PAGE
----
What book are you currently reading?
“The History of Christendom, which is actually a series of six books. Only five are published — I’m waiting for the sixth. I just finished the fifth one: The French Revolution and Napoleon.”
Tell me about the book.
“The series is written by Warren Carroll, and he goes through the history of the world from the viewpoint of a Catholic Christian. He starts at creation. He doesn’t give it a date, but he basically tells you what the Bible says about creation. Then he starts at the first signs of civilization — Mesopotamia and Egypt. [Carroll] used to work for the CIA, and he was a founder of Christendom College and a history professor there.”
What do you make of the argument?
“He starts off — I don’t know if you’d call this an argument — saying that every writer is biased in some way. Everyone is coming from a worldview. His is a Catholic worldview, and just because he has a Catholic worldview does not mean he can’t be objective. I think [he does achieve that objectivity] because he does not make excuses for the sins of people that were supposed to be Christian. He never loses sight of the big picture. He does bring you into the details of a certain battle or political maneuver, but he doesn’t forget to step back every once in a while and remind you of the big picture: how does this event affect everything else, and why is it going on?”
Tell me about the style and language.
“I love the way he writes. He tries to stay chronological, like he’s narrating a story. It’s not a novel in the sense that he has quotation marks and dialogue going on, but it’s just as if he’s sitting next to you telling you this story of the history of Christendom. It’s very accessible, but it would be difficult for a high-schooler. If you love history, yeah, it’s accessible.”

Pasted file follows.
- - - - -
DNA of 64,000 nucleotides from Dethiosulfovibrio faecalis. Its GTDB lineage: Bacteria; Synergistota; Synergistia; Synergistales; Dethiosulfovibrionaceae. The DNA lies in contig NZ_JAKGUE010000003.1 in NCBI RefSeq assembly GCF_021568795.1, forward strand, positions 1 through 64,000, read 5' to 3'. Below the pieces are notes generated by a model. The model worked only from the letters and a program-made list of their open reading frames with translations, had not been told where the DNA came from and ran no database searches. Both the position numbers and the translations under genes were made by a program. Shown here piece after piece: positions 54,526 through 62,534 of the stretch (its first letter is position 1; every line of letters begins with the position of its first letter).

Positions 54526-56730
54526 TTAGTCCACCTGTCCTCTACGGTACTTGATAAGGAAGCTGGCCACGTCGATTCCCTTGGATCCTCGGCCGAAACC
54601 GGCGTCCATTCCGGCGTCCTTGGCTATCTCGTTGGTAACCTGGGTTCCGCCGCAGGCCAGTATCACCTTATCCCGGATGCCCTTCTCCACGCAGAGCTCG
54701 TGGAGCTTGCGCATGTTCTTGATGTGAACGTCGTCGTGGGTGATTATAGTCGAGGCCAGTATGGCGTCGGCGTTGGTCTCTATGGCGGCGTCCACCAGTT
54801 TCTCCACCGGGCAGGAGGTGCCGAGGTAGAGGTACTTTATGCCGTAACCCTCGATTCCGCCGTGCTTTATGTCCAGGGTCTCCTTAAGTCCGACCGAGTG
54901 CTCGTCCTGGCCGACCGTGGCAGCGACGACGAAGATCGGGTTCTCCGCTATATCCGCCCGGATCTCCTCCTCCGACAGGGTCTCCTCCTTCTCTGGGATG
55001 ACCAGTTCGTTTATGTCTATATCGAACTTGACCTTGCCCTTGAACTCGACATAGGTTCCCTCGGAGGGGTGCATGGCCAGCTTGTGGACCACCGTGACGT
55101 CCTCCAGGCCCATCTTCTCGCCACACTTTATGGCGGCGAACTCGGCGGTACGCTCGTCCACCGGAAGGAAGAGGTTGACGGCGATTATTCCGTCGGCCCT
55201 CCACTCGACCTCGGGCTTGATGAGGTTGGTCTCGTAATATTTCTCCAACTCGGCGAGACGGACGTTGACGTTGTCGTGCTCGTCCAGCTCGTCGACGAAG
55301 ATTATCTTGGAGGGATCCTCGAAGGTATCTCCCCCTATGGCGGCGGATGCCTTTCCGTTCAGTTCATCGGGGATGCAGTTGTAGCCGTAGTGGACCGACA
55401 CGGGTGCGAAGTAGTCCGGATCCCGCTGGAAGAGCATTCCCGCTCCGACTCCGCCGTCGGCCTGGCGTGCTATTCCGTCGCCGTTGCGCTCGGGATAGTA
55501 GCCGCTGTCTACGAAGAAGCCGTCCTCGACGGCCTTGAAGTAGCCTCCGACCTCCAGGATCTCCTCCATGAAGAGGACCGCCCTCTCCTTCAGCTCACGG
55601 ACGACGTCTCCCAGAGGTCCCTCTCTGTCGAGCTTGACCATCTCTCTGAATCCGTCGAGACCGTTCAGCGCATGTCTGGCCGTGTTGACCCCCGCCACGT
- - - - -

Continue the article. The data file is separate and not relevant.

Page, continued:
Any favorite passages?
“There was a peasant uprising against the French Revolution in the Vendée. It started spontaneously, overnight, and many of their leaders were farmers. Many of their weapons were a pitchfork and a rosary. And their badge was the Sacred Heart. And they called themselves the Catholic and Royal Army. It’s not in all the history textbooks, but you can relate to it because it was just a bunch of farmers fighting to keep their religion legal. There’s no economic or political excuse as a reason for this uprising. The only thing that makes sense is they were just fighting for their religion. Although they didn’t succeed in worldly terms — they didn’t march into Paris and put down the Revolution — they put up a fight, and they distracted the revolutionary army enough that it shook them up a little bit and made the Revolution pay attention to them. The huge revolutionary army came in and routed and scattered [the uprising]. Pope John Paul visited the place once and called them martyrs.”
Compare this with other books you’ve read.
“I started [the series] because I was a slacker in high school and I need to make up for lost time. I’m trying to form my mind now because I didn’t do it before, and I figured history was a good place to start, so it’ll give me a context for the things I learn in the future.”
Who are your favorite authors?
“Warren Carroll. I like Tolkien, I like Hilaire Belloc. I read Brideshead Revisited; I liked that.”
What magazines or newspapers do you read?
“I don’t read newspapers or magazines. I get my news from Internet sites, like the ‘Drudge Report.’”
Do you talk to your friends about reading?
“I do. Somehow whatever I’m reading works itself into a conversation. A lot of times I’ll be reading this story, and it’s something extraordinary, it sounds like somebody’s writing a script, but then you’ll remember — hey, this thing’s real, this really happened. And I just get excited about that, and I go tell my roommates, ‘Can you believe this really happened?’ They’re usually very interested, and we just talk about why it happened, and they ask me questions, and I try to recall what I just read. So it’s a good refresher.”
Name: Darin Delozier | Age: 27 | Occupation: radio engineer
Neighborhood: La Mesa | Where interviewed: downtown La Mesa